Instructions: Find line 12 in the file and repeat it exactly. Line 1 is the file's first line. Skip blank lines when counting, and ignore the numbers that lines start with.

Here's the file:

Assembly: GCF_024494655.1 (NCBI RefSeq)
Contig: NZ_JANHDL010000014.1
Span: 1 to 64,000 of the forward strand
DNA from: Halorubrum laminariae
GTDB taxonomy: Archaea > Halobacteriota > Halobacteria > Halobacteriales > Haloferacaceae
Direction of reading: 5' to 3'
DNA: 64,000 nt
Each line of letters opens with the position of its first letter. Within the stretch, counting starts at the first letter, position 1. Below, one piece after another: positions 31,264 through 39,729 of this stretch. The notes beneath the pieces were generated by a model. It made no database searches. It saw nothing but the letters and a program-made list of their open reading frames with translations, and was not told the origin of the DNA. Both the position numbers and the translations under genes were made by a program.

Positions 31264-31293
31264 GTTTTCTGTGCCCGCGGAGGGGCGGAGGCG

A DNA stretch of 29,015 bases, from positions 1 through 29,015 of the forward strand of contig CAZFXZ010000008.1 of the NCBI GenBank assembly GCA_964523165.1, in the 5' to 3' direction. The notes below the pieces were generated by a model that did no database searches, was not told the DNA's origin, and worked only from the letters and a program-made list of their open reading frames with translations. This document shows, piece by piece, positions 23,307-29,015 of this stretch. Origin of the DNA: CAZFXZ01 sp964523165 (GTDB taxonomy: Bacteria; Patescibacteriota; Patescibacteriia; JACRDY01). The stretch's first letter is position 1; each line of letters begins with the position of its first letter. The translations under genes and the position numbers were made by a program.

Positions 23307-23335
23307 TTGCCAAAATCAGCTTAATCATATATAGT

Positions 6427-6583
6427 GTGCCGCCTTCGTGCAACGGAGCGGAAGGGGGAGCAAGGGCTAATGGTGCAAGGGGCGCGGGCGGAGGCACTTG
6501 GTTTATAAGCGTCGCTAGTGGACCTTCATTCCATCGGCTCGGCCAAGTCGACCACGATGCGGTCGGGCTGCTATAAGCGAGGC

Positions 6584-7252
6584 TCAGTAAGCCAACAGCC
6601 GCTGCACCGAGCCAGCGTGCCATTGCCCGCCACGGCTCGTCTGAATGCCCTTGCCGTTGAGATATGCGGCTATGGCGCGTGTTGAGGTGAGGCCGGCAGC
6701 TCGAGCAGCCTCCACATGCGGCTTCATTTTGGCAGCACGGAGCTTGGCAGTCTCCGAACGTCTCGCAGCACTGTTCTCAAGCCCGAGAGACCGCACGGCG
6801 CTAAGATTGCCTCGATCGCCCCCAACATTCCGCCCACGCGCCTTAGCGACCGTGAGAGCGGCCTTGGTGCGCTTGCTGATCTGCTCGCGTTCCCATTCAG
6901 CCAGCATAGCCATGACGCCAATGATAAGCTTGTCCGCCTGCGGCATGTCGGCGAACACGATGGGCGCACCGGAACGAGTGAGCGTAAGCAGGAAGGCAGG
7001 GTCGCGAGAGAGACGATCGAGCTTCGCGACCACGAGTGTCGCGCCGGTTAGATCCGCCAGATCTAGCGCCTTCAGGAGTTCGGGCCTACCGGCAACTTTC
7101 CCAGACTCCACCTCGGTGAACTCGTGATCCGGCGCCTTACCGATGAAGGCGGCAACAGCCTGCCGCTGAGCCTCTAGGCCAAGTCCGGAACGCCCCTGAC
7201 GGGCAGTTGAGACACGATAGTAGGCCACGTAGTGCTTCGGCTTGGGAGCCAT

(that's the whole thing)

Positions 23307-23335